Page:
In my family we have a mix of traditionally published writers and self-published writers. If you define success solely from a monetary standpoint, the self-published writers are making more money than the traditionally published writers, even with advances. The traditionally published writers are selling more books and reaching more readers. As a writer, I want both. As a self-published writer, I’m content with making more money and working on future distribution. I think the distribution aspect of self-publishing will only get better over time and I’ll be able to accomplish my goals without seeking to be traditionally published.

    1. Connie, you make an interesting point. I am thinking at some point I will sell enough eBooks that I am reaching more readers than I am with my traditional publishers. Just having over 12,000 free downloads for one of my novels in May makes me think that some of those people will read and review, love the book and spread the word. being able to give away free content has been proven to be the best way to grow your fan base. Some famous authors are giving entire books away for free and it only increases their sales across the board. I don’t see how a traditionally published book will reach more people. The logistics of foreign rights is so prohibitive. One of my clients has a big book coming out and so far, in a year, her agents has had to negotiate contracts with thirteen individual countries. One at a time. So many countries won’t work out a deal. But with eBooks you can have your books distributed globally without these issues. My own agent has been working hard trying to get co-agents in other countries to take on my fantasy series and try to sell overseas. It’s a gruelingly slow process and not very successful. I want my books to reach people all over the world, so eBooks seems to be the best way to do it, which should translate into many more readers than I can reach through the very limited distribution of my publisher.

  9. And the debate of self- (indie) versus mainstream rages on with no definitive solution in sight.

    Thank you, C. S. and Johanna, for your very worthy contribution(s).


  10. With my first book (I am only now on number three) my publisher said he was taking a great risk with me, a new and niche writer-and he did! SO, I needed to guarantee purchasing several thousand books at cost; which I have used as promotional books and sold to give myself an advance. With book number two, I started to be less of a risk and now am speaking at conferences, etc which helps sales. Little by little, the publisher is investing more in my work and I am able to invest less…different? I love the team at my publishers (especially the editing and book designs etc)and their guidance as I continue to learn, so it works for me…neither self publishing or totally published in the traditional sense. Anyone else tried this?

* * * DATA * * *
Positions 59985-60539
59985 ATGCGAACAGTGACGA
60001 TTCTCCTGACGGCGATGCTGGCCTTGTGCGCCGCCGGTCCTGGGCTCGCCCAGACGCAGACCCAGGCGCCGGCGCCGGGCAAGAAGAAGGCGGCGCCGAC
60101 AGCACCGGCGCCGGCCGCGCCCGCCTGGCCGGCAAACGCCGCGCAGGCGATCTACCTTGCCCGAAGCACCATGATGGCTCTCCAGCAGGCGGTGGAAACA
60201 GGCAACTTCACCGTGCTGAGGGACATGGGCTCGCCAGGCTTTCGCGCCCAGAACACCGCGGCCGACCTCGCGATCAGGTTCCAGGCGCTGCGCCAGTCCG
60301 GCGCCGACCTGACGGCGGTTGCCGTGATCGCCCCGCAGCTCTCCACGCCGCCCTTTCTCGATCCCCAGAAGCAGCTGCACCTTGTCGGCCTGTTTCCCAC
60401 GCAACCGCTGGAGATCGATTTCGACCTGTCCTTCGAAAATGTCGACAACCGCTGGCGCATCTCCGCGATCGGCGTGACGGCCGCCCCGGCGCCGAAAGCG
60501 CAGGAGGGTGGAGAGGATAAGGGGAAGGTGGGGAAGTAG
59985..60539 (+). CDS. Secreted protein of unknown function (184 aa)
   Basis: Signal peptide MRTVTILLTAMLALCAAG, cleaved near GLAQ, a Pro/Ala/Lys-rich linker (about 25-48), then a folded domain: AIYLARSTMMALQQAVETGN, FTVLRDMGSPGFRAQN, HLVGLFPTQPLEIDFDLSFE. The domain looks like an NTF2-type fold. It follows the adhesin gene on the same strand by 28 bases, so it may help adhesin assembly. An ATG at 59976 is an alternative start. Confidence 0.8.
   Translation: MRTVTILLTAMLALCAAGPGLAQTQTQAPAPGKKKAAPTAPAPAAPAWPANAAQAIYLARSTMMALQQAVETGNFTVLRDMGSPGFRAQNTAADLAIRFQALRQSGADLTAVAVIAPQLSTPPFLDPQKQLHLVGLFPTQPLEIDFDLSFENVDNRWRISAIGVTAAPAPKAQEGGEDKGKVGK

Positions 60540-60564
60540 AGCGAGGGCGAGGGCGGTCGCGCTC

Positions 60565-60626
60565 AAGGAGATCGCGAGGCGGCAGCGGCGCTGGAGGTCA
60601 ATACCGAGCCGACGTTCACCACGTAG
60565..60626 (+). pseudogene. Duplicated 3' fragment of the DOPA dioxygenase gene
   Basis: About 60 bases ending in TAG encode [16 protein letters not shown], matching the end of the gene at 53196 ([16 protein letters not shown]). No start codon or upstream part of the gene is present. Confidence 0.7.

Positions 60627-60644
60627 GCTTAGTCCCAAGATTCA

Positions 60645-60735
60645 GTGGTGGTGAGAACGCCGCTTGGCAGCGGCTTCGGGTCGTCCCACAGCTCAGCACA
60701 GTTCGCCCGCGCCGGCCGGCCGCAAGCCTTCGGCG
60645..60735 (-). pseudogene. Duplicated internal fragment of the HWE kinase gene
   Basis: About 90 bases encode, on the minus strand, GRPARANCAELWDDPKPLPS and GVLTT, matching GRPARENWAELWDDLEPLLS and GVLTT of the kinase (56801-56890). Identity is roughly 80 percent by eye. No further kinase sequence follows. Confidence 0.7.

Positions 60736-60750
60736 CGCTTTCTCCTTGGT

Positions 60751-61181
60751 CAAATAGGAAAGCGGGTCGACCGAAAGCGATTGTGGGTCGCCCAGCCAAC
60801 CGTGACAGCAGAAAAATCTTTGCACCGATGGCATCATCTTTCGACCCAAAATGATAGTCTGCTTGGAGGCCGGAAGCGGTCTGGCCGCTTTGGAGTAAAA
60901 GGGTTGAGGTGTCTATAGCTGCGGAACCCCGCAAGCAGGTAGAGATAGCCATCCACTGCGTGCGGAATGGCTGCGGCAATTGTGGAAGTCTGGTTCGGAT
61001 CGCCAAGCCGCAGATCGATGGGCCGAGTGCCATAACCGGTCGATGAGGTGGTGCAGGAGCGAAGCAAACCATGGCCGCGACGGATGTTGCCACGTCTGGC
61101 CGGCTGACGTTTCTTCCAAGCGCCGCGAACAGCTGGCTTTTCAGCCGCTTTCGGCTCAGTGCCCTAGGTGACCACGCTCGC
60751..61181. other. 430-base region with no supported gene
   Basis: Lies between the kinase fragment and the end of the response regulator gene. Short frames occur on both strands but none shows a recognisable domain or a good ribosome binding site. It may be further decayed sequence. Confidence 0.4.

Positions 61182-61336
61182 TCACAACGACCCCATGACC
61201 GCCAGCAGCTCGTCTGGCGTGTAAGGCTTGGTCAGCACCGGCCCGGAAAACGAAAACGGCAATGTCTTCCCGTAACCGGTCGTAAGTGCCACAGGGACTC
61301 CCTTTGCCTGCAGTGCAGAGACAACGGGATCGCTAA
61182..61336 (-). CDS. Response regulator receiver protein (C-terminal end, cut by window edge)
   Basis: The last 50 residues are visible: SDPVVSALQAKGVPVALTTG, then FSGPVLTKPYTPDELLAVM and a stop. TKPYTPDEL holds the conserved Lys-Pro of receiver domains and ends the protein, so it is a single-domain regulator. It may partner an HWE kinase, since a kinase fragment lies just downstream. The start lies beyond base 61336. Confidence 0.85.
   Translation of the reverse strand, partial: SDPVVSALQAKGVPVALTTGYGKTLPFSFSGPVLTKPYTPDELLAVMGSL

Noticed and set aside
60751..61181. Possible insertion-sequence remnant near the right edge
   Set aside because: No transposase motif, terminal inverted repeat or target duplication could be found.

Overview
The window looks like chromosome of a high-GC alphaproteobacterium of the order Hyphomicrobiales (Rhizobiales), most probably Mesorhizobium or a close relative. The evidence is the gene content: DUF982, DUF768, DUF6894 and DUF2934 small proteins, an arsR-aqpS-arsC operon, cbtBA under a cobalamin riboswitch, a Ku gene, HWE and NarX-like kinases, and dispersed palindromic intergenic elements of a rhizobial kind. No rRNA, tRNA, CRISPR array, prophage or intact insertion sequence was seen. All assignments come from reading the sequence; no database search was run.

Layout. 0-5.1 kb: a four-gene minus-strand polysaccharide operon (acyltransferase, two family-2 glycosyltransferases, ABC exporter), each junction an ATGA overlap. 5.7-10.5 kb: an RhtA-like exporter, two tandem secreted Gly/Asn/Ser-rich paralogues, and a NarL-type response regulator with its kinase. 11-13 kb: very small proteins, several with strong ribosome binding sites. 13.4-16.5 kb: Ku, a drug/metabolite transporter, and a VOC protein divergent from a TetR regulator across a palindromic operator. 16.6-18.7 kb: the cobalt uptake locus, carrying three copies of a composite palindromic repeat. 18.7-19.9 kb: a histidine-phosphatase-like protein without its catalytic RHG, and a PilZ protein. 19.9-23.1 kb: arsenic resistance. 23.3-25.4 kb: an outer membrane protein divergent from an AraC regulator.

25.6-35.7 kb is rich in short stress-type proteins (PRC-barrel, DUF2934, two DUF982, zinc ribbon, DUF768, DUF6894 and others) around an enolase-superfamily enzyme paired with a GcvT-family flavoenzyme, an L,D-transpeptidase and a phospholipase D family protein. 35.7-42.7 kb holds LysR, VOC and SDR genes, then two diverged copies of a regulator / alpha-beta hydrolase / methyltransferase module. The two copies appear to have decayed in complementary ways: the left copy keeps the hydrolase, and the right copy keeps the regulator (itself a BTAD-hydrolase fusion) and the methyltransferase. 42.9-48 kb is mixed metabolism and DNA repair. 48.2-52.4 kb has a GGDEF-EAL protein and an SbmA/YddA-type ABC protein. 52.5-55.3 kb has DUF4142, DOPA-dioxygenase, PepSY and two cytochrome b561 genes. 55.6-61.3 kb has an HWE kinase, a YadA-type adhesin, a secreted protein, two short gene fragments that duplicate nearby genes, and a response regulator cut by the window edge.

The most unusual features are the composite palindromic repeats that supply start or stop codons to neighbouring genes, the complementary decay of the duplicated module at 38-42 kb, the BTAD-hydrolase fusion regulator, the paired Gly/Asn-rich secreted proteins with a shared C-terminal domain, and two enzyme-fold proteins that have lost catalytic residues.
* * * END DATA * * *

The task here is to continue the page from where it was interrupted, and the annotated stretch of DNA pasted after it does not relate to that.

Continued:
11. I’m just getting ready to publish my first book and really appreciated the above thoughts and comments. Weaving one’s way through this maze is cumbersome and your insight is thoroughly appreciated. This a very difficult subject!

    Dianne Harman
    Blue Coyote Motel
    Publishing: Fall 2012

  12. I had great success self-publishing, then later signed my Riyria Revelations books over to traditional and I’ve been happy with both. I too believe that hybrid is the way to go, but what I don’t hear people talking about is that this is not always easily done.

    What I mean is an author has to be very diligent about the various small print in their contracts or it is possible they won’t be able to “have it all.” For instance, I’m currently restricted (due to a non-compete clause) from publishing any other books, self or otherwise. That restriction will come off soon, but there were other aspects of the contract that if I hadn’t gotten adjusted would have made this very difficult.

    So, my point is if you want to be a hybrid author than keep that in mind when you do sign your traditional contract to make sure you are keeping that door open.

  13. Thankfully we are in a time when writers do not have to choose. We can do exactly what Joanna describes here, go with the hybrid model.

    One type of writer that many publishing discussions neglect is the entrepreneur, speaker, coach or business owner who wants to share her expertise to educate, inspire and attract more clients or gigs. This type of writer may have no aspirations to become a professional writer, a best seller or to even turn out more than one book. In this case the self-publishing road is ideal.

    Such authors may even give away their books to help promote their businesses. Later some of them may attract the attention of traditional publishers and find themselves in the position of having to decide if they want to turn into professional writers. No one is more surprised than they are at this turn of events.